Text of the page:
Tuesday, 10 July 2018 20:52

Council rejects Crestview rezoning request

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The owner of Crestview Cemetery said she would have to figure out her next steps after Roanoke Rapids City Council struck down a motion which would have lead to the rezoning of land to possibly pave the way for an expansion.

Since Councilman Wayne Smith’s motion to approve the rezoning of around 8 acres of land failed on a 3-2 vote, council this evening did not move forward with a public hearing on a conditional use permit for the land.

Smith’s motion to approve a statement of consistency was also shot down on a 3-2 vote.

“I don’t know,” cemetery owner Sandy Showalter said when asked what her course of action would be, “We didn’t want to put a cemetery in their backyard.”

She was referring to the several residents in the Southgate community who spoke against the proposal during a public hearing on the rezoning.

Showalter said she was dumbfounded by the decision. “It was a win-win,” she said.

Trudy Jones, who works with Showalter, said “We’ve been more than accommodating.”

Rejection of the motion to rezone the land came as Showalter presented news to council the state Department of Transportation indicated there could be access to the site of the proposed expansion directly from Smith Church Road instead of funeral traffic having to access the site through Anna Louise Lane.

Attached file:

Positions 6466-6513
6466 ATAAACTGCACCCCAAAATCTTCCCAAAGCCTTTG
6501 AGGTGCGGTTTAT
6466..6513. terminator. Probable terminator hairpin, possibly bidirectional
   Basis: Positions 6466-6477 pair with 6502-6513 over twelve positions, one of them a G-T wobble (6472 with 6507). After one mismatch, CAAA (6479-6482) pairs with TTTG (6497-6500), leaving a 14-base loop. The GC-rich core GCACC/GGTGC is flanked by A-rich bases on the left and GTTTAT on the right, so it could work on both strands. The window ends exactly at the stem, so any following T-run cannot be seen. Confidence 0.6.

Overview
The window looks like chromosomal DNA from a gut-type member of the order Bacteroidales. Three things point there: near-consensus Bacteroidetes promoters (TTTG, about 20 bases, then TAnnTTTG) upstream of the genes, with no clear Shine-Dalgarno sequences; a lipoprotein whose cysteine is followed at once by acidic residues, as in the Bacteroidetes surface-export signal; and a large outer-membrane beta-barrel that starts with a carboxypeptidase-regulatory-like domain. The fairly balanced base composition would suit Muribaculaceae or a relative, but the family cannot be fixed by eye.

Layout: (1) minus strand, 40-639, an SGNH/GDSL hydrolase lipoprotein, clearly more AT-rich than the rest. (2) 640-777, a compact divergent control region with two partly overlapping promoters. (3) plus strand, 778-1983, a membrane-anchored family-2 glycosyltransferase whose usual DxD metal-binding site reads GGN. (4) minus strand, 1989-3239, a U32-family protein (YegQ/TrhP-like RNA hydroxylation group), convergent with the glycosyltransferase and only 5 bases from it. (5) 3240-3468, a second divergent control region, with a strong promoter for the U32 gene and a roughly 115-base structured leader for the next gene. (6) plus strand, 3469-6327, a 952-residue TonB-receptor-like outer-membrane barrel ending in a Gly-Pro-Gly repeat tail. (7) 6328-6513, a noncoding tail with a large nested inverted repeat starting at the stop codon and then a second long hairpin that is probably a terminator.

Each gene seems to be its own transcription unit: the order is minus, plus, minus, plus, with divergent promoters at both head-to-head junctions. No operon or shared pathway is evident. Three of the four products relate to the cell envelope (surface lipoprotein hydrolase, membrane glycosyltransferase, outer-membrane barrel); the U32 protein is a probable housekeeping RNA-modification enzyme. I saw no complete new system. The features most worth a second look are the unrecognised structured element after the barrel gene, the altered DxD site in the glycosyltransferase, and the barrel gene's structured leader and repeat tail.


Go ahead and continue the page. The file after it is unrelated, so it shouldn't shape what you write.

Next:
Smith said information on the road and the fact Crestview would have to install screening high enough to conceal the cemetery from the adjoining residences was what prompted him to move forward with the motion to approve the rezoning.

Asked what recourse Showalter might have, Planning and Development Director Kelly Lasky said, “They can appeal to superior court.”

Carl Ferebee, one of the three council members who voted against the rezoning, said after the vote was taken, “I truly understand Crestview. It’s a good cemetery, but I don’t think it fits where they’re trying to go.”

Carol Cowen and Ernest Bobbitt voted with Ferebee.

Showalter sought the rezoning and conditional use at a time when she is trying to expand the perpetual care cemetery off Smith Church Road.

An effort to expand the cemetery in 2015, which received approval from city council then, ended up failing because the intended land was wetlands and would cost more than $120,000 per acre to mitigate, she said.

The rezoning request at issue before council and previously the planning board last month was to rezone the approximately 8 acres of land on the west side of Anna Louise Lane from B-3 commercial to R-40 residential. Five lots encompass the 8 acres, which are part of the Chockoyotte Professional Park.

Those particular lots, Realtor Jenger Adams told council this evening, have been listed now for 2,335 days with no offers made.

Vegetation has grown up, she said. “In my opinion, it would be the best use to use the land (for the cemetery expansion).”

Several people who live in the Southgate community disagreed. “I will have a cemetery in my backyard,” said Agnes Moody. “I will be literally living in Death Valley. There’s not many people who want to live in a graveyard.”

Pattie Alford simply asked council, “Would y’all give us a permit to bury (a loved one) right in our backyard?”

Thelma Mason said, “I’ve been here 47 years. I’m scared of graveyards, I’m scared of woods. I don’t want it in my backyard.”

Betty Shaw told council, however, “My husband is buried there. I would like to know there will be somewhere for my children to be buried. I hope my children will have somewhere to go.”

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